Viewpoint

11.03.17

The Future of Particle Physics Will Live and Die in China

Yangyang Cheng from Foreign Policy
“Don’t you dare kill my project.”My phone interview with a senior official at the Chinese Academy of Sciences (CAS) had started with bland, yet polite, responses. But it took a sharp turn toward audible agitation and hostility as I raised my final...

‘China Quarterly’ Publisher Restores Articles Following Backlash from Scholars

Leslie Cook
NPR
The British publisher of an academic journal has reversed a decision to take down hundreds of articles from its Chinese website. In a statement released Monday, Cambridge University Press said it’s reposting the more than 300 articles to The China...

Viewpoint

08.22.17

Burn the Books, Bury the Scholars!

Geremie R. Barmé
Chinese censorship has come a long way. During his rule in the second century B.C.E., the First Emperor of a unified China, Ying Zheng, famously quashed the intellectual diversity of his day by ‘burning the books and burying the scholars’. He not...

Conversation

08.21.17

Should Publications Compromise to Remain in China?

Margaret Lewis, Andrew J. Nathan & more
The prestigious “China Quarterly will continue to publish articles that make it through our rigorous double-blind peer review regardless of topic or sensitivity,” wrote editor Tim Pringle on Monday after days of intense criticism of the brief-lived...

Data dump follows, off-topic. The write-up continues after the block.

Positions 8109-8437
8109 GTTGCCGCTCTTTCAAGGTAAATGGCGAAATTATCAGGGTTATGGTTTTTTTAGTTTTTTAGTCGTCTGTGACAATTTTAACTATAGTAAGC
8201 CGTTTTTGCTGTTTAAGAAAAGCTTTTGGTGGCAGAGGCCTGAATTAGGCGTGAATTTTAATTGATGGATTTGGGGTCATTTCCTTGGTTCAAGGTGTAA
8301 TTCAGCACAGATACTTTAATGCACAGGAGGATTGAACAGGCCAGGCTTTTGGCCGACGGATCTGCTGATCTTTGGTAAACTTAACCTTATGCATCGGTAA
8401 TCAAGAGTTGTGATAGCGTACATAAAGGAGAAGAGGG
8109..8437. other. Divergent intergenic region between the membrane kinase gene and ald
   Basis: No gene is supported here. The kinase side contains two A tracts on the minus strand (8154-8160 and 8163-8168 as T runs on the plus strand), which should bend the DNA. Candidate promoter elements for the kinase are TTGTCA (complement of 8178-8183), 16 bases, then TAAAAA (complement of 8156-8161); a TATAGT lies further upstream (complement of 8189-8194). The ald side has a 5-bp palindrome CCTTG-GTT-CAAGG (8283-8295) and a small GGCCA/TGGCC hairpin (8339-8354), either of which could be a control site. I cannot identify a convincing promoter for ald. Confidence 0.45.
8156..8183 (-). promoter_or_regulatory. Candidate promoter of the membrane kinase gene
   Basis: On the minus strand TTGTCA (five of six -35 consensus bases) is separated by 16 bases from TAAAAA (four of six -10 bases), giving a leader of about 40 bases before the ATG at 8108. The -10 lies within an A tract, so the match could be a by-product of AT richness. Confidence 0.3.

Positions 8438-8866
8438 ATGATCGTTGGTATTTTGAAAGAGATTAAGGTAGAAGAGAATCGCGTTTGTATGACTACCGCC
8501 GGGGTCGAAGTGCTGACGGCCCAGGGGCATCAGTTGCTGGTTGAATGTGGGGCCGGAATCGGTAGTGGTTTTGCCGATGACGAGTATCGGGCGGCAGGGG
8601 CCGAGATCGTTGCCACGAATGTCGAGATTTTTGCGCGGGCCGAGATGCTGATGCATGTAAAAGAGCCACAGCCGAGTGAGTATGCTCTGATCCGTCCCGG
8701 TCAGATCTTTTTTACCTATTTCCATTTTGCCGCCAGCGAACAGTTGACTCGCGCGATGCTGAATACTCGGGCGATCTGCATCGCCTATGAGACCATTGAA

Media

06.21.17

American Universities in China: Free Speech Bastions or Threats to Academic Freedom?

Eric Fish from Asia Blog
In 1986, Johns Hopkins University opened a study center in Nanjing University, making it the first American institution of higher education allowed to establish a physical presence in China during the Communist era. Since then, dozens of other...

Sinica Podcast

05.12.17

What It Takes to Be a Good China-Watcher

Kaiser Kuo & Bill Bishop from Sinica Podcast
China-watching isn’t what it used to be. Not too long ago, the field of international China studies was dominated by a few male Westerners with an encyclopedic knowledge of China, but with surprisingly little experience living in the country or...

Delia Davin Obituary

John Gittings
Guardian
A pioneer of Chinese women’s studies who avoided the stereotypes offered by the communist regime and its critics

China Issues Rules Banning Dishonesty In Science Publishing

Associated Press
Chinese regulators overseeing the field of academic publishing for scientific articles have issued rules explicitly banning dishonest practices.

Luis Ho Pushes China Into World Astronomy Club

New York Times
Luis Ho, 48, is the director of the Kavli Institute for Astronomy and Astrophysics and a professor at Peking University in Beijing.

Q. and A.: Johannes Chan on Academic Freedom in Hong Kong

MICHAEL FORSYTHE
New York Times
The governing council of the University of Hong Kong rejected this week the nomination of Johannes Chan.

Conversation

09.30.15

The Future of Autonomy in Hong Kong

David Schlesinger, Denise Y. Ho & more
Yesterday, the governing board of Hong Kong University, one of the territory’s most esteemed institutions of higher education, voted to reject the promotion of Johannes Chan, a former law school dean, over the objections of the faculty and students...